With web technologies it’s very easy to quote and manipulate the statistics to make things sound better or worse than they actually are. There are some grey areas in the terminology used and it’s very easy to get lost and not understand precisely what you’re being told. Here is a guide to help explain some of the more commonly used terms.
Back in the nineties everyone would talk about hits, how many hits they were getting, hit counts, they’d even have a little hit counter on their home page.
So, what is a hit? A hit means a file that is retrieved from the web server. The key thing to note here is that it’s a file, not a page but a file. Therefore, if someone visits a page with 3 image files that’s 4 hits, the HTML file plus the 3 image files. A photo gallery page might have 60 thumbnail images in it – that’s 61 hits. It’s very easy to rack up huge numbers of hits and make it sound like you’re getting far more traffic than you are. This is because a lot of people misunderstand hits to mean visits.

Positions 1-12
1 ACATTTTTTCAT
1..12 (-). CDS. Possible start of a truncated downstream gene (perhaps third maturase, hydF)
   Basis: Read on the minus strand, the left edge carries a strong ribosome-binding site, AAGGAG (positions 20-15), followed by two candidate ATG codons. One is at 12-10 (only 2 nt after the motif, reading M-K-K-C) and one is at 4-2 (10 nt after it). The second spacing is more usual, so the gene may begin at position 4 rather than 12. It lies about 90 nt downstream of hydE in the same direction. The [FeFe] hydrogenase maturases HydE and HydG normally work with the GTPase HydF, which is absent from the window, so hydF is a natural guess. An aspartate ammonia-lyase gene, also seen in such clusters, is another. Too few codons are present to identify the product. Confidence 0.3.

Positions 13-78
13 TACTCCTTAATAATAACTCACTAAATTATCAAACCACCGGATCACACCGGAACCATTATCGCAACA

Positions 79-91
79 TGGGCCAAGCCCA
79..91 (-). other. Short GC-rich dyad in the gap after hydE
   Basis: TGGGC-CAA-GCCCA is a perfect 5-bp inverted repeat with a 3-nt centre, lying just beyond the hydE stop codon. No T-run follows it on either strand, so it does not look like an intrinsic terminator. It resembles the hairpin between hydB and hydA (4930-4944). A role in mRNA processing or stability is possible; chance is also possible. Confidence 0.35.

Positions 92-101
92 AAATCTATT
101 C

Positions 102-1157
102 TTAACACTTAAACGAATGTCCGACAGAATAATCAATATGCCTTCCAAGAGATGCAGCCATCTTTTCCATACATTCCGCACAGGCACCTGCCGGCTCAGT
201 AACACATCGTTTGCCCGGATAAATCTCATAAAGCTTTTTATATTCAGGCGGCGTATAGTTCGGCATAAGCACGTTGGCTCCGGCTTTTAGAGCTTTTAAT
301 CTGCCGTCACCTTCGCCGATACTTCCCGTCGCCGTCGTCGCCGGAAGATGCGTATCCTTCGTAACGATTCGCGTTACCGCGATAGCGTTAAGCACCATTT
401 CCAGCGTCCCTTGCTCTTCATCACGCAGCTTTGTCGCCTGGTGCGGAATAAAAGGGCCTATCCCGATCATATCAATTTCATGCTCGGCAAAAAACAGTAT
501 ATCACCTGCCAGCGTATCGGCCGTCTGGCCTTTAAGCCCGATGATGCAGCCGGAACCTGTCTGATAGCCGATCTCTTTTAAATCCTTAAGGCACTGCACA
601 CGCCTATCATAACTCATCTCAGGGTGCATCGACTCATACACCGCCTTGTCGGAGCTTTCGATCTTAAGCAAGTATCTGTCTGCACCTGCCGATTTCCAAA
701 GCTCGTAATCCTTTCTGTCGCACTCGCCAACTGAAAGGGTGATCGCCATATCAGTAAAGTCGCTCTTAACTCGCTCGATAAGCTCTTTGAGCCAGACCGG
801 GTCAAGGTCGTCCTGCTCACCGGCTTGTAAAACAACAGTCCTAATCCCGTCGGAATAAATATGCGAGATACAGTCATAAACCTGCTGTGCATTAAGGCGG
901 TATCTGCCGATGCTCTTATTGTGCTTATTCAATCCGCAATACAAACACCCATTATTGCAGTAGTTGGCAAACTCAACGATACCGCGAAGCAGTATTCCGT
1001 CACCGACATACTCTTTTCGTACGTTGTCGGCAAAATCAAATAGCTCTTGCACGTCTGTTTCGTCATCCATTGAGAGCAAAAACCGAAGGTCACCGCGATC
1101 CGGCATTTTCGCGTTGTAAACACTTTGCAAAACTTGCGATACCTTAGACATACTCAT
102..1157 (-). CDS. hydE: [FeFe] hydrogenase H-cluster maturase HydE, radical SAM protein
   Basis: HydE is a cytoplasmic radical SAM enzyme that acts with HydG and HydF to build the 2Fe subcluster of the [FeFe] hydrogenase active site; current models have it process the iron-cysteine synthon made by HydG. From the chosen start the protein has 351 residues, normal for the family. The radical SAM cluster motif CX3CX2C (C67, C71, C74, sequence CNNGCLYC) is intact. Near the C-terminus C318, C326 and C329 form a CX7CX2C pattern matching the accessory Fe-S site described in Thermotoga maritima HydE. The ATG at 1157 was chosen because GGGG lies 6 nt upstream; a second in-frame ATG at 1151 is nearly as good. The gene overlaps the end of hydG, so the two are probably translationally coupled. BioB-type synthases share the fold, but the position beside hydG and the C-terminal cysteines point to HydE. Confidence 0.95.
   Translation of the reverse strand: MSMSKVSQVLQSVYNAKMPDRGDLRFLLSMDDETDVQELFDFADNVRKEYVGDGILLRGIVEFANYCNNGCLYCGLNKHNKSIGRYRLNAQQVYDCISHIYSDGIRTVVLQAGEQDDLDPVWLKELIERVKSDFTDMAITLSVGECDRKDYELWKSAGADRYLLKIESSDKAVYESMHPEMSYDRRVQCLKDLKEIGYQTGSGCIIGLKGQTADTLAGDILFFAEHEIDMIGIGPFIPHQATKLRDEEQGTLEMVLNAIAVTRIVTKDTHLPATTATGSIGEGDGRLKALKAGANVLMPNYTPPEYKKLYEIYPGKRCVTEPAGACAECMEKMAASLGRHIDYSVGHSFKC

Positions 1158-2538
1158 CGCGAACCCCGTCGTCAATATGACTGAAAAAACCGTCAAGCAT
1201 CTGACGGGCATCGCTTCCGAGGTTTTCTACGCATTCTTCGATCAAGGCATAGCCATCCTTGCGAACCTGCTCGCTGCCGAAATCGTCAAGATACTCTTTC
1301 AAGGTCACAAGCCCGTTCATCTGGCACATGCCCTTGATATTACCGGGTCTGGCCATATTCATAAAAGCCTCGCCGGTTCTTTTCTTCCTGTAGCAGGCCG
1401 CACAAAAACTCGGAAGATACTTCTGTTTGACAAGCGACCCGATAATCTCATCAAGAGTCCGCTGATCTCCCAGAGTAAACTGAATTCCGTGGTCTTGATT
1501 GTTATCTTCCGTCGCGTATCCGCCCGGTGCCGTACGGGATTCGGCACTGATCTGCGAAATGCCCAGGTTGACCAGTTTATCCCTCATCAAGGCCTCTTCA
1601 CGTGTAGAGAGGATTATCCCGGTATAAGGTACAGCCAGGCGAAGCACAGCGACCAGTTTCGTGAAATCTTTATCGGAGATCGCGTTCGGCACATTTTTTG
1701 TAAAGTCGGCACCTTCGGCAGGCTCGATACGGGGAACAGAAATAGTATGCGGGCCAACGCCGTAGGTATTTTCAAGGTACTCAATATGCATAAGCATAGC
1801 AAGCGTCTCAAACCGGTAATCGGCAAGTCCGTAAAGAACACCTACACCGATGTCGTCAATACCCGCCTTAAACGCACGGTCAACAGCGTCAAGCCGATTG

A visit, sometimes called a page impression or page view, means one retrieval of a web page from the web server. This term is, at least, what it sounds like. Measuring visits does not take into account the same person visiting multiple times. This is an area to be wary of when paying for advertising on a per thou